The OED published its latest additions at the end of last month, and Chief Editor John Simpson highlights a group of 'volcano-related' words in an article on the OED site (here).
The earliest word in English that described what we now call a volcano was vulcan, first used with this sense in the early 15th century, but the word was known much earlier as the name of the Roman god of fire and metalworking. By the 17th century the word vulcan had also gained the meaning of metalworker or blacksmith, and also of cuckold, particularly where the husband in question was a blacksmith. Volcan started to be used in the late 16th century to mean a volcano, and volcano, itself, which by the 18th century had become the established spelling, entered English a few years later in the early 17th century. The words have their origin in Latin (the volcan spelling came from Spanish). As Simpson says in his article, it is not surprising that such mountains were given foreign names, since they are not English phenomena.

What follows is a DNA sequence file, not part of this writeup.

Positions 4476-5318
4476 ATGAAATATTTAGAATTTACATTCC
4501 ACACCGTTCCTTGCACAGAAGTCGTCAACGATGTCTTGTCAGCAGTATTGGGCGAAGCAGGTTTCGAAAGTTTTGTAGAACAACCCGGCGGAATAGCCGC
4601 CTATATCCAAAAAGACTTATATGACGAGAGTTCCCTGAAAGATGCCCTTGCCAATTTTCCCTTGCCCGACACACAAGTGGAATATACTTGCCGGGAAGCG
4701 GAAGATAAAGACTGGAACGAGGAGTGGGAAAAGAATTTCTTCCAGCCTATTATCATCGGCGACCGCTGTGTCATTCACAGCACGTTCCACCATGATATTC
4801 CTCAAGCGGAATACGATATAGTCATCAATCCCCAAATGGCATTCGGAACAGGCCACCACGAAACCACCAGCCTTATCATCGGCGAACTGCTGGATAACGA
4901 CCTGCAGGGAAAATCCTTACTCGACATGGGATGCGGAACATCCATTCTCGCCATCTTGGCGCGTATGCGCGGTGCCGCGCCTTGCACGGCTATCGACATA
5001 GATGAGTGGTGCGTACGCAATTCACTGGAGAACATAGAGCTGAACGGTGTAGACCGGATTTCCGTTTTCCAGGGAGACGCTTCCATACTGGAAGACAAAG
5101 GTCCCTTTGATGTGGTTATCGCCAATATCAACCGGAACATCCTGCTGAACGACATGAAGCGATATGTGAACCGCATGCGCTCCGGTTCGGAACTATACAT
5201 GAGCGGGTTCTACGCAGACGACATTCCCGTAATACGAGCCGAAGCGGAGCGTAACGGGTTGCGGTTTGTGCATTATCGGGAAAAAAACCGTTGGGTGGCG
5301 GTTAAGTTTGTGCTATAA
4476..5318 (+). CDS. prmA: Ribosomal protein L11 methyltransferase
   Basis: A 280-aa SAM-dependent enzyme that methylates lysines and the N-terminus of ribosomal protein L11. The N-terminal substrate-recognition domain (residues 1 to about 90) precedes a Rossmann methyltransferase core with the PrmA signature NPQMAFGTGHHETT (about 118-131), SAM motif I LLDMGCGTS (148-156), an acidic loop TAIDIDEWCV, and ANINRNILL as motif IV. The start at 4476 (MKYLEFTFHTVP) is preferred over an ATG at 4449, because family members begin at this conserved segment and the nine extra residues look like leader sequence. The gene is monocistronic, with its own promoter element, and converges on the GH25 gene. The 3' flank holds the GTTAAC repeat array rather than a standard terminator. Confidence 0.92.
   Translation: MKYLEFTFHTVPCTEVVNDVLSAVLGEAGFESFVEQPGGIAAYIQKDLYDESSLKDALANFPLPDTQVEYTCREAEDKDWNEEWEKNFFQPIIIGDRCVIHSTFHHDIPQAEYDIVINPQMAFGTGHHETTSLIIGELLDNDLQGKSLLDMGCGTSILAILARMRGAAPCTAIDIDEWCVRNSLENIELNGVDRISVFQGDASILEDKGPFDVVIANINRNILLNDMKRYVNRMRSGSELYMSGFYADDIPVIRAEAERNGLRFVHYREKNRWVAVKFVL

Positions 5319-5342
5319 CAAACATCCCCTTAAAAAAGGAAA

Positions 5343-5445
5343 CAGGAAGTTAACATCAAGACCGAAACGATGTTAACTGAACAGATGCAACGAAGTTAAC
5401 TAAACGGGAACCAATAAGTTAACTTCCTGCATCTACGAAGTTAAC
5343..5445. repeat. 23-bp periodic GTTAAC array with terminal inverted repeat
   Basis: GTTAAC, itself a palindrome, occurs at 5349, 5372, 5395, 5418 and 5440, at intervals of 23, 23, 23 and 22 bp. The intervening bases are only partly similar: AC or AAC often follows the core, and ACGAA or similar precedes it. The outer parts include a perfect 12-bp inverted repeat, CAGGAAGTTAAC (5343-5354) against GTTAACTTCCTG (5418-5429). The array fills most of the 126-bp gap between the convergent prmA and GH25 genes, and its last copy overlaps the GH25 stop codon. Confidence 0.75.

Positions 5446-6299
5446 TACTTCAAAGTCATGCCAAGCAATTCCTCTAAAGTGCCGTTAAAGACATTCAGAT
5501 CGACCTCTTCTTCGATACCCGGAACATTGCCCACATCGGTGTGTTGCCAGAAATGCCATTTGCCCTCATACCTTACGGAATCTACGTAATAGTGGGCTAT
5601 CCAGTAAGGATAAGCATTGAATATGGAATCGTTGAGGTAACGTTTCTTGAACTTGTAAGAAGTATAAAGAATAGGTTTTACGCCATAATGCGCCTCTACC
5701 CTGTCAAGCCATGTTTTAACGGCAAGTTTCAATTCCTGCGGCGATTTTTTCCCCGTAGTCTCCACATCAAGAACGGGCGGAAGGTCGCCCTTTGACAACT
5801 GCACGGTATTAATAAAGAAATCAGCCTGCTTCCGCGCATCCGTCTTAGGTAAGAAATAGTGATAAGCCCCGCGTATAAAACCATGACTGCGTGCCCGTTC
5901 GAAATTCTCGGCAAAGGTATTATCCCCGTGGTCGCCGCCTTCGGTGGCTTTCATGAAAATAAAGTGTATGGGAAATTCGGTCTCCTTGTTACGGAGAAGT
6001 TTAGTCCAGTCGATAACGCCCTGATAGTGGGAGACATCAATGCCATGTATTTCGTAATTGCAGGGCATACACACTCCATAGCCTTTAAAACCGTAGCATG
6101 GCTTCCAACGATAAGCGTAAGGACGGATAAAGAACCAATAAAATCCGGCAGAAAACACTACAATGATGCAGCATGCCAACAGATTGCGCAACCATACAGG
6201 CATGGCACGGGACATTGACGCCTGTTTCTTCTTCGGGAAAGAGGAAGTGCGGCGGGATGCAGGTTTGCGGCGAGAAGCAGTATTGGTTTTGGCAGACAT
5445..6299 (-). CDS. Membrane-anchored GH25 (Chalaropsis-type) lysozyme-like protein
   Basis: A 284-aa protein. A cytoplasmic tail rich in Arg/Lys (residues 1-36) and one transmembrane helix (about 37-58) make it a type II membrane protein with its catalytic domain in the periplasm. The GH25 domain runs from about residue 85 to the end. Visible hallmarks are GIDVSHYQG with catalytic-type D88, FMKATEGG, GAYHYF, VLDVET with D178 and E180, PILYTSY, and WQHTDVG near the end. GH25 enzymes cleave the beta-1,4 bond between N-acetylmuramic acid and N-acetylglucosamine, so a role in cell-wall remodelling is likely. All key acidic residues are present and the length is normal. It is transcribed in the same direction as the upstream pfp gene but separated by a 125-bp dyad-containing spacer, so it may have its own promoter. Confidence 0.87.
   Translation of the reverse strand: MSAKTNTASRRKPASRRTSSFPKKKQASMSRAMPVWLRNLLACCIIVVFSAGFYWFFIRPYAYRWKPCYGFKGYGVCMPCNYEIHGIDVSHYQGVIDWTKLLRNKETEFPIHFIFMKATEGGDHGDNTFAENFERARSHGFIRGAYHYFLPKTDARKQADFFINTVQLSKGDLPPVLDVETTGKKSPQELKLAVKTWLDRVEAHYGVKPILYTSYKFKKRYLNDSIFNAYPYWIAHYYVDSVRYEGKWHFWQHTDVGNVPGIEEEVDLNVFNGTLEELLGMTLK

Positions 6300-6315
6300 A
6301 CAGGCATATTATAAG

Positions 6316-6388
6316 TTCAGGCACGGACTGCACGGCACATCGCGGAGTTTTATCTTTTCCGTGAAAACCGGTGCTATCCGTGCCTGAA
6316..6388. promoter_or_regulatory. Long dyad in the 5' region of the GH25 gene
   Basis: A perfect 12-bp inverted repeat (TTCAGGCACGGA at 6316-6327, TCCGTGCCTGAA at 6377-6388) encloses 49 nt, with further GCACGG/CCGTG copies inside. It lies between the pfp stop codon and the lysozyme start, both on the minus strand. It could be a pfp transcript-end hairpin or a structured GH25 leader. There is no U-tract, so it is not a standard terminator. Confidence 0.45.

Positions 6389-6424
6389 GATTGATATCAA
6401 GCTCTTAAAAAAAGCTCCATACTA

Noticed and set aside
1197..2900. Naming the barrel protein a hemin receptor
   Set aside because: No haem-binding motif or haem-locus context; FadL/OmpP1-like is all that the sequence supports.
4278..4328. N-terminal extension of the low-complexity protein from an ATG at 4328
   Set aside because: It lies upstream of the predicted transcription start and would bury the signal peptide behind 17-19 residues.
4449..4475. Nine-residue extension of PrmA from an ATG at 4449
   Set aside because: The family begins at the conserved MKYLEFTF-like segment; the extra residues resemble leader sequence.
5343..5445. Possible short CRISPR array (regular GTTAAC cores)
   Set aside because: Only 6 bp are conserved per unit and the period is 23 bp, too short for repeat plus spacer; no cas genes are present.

Vulcan has always been in the OED, but a new sense has gone within the last few weeks, namely the fictional alien race from Star Trek.